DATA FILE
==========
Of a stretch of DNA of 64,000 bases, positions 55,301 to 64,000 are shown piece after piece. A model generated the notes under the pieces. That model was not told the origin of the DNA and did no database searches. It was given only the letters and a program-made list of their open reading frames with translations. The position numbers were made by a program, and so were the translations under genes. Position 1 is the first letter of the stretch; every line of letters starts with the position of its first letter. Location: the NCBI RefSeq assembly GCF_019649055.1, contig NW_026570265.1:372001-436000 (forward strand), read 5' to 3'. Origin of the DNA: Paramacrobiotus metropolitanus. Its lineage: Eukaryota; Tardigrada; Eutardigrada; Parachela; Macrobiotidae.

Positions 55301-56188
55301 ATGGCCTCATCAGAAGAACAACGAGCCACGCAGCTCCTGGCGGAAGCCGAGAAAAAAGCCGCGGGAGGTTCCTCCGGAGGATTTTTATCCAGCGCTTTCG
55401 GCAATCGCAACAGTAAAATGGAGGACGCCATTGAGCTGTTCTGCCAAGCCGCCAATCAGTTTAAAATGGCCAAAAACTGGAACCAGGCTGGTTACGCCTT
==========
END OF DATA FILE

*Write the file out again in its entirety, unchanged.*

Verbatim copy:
Of a stretch of DNA of 64,000 bases, positions 55,301 to 64,000 are shown piece after piece. A model generated the notes under the pieces. That model was not told the origin of the DNA and did no database searches. It was given only the letters and a program-made list of their open reading frames with translations. The position numbers were made by a program, and so were the translations under genes. Position 1 is the first letter of the stretch; every line of letters starts with the position of its first letter. Location: the NCBI RefSeq assembly GCF_019649055.1, contig NW_026570265.1:372001-436000 (forward strand), read 5' to 3'. Origin of the DNA: Paramacrobiotus metropolitanus. Its lineage: Eukaryota; Tardigrada; Eutardigrada; Parachela; Macrobiotidae.

Positions 55301-56188
55301 ATGGCCTCATCAGAAGAACAACGAGCCACGCAGCTCCTGGCGGAAGCCGAGAAAAAAGCCGCGGGAGGTTCCTCCGGAGGATTTTTATCCAGCGCTTTCG
55401 GCAATCGCAACAGTAAAATGGAGGACGCCATTGAGCTGTTCTGCCAAGCCGCCAATCAGTTTAAAATGGCCAAAAACTGGAACCAGGCTGGTTACGCCTT